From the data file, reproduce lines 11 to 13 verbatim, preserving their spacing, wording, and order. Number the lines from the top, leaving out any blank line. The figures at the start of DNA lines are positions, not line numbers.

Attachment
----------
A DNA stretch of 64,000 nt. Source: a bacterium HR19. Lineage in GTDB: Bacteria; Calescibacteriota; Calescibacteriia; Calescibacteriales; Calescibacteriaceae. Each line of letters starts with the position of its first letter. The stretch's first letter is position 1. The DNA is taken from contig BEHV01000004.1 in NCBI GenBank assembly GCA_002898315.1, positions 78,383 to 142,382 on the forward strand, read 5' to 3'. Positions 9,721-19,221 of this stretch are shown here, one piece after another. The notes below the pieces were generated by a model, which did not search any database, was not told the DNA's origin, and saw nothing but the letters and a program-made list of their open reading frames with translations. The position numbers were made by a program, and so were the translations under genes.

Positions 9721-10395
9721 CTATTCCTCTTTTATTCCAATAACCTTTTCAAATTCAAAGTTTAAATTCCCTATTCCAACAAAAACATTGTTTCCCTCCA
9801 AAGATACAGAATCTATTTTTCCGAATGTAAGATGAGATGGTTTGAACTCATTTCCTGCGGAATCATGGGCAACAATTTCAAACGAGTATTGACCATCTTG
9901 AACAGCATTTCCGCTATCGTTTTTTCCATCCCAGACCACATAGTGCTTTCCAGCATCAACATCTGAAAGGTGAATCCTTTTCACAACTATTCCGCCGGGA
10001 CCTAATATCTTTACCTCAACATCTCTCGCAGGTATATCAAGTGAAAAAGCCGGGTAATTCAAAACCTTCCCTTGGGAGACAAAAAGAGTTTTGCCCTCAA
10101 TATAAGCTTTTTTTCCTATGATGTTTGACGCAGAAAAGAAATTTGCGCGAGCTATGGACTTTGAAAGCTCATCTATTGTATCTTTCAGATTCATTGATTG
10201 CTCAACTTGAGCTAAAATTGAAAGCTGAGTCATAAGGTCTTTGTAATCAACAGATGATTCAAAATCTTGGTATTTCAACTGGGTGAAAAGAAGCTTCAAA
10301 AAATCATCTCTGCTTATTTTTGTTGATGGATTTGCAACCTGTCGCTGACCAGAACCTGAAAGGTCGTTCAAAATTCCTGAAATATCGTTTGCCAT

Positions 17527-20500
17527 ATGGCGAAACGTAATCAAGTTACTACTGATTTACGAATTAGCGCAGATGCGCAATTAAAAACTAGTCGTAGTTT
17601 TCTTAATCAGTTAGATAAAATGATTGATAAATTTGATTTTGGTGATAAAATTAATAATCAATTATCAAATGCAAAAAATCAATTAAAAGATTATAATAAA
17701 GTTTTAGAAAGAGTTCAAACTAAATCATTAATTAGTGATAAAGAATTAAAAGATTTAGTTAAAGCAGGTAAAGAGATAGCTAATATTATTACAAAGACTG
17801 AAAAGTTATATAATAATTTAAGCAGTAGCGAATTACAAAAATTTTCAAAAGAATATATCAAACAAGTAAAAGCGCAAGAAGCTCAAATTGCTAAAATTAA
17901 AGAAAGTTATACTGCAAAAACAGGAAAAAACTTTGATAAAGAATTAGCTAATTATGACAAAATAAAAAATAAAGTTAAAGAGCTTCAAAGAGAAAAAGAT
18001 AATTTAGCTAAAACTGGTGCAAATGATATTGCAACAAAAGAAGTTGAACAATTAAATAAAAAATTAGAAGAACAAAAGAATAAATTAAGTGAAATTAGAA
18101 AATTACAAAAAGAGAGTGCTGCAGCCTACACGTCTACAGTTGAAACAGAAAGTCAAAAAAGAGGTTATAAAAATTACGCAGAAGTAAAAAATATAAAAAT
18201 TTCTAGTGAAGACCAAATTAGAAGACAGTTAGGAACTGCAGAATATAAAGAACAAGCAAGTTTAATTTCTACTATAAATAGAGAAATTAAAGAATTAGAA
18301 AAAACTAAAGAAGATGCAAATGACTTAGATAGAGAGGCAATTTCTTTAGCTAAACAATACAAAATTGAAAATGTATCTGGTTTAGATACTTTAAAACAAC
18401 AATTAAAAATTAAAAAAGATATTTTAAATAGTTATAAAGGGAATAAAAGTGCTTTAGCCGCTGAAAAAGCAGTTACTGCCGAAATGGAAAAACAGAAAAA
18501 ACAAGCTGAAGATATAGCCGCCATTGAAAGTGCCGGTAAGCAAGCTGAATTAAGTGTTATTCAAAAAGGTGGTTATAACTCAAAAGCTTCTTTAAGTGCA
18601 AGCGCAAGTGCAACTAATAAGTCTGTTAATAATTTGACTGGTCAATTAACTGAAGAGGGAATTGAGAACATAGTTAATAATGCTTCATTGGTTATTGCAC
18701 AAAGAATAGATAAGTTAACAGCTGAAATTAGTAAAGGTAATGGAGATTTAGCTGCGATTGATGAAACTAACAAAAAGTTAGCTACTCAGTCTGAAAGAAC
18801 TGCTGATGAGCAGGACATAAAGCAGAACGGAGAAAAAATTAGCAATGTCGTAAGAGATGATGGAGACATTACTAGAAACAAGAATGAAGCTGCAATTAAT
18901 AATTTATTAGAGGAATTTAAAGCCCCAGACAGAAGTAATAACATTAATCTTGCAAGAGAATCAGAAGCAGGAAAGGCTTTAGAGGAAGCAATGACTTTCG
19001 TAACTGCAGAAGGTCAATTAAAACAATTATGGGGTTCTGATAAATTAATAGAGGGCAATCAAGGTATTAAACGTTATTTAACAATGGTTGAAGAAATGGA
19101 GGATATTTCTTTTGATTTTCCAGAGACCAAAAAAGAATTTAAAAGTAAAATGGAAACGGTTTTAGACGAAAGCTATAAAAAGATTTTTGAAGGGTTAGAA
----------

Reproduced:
17527 ATGGCGAAACGTAATCAAGTTACTACTGATTTACGAATTAGCGCAGATGCGCAATTAAAAACTAGTCGTAGTTT
17601 TCTTAATCAGTTAGATAAAATGATTGATAAATTTGATTTTGGTGATAAAATTAATAATCAATTATCAAATGCAAAAAATCAATTAAAAGATTATAATAAA
17701 GTTTTAGAAAGAGTTCAAACTAAATCATTAATTAGTGATAAAGAATTAAAAGATTTAGTTAAAGCAGGTAAAGAGATAGCTAATATTATTACAAAGACTG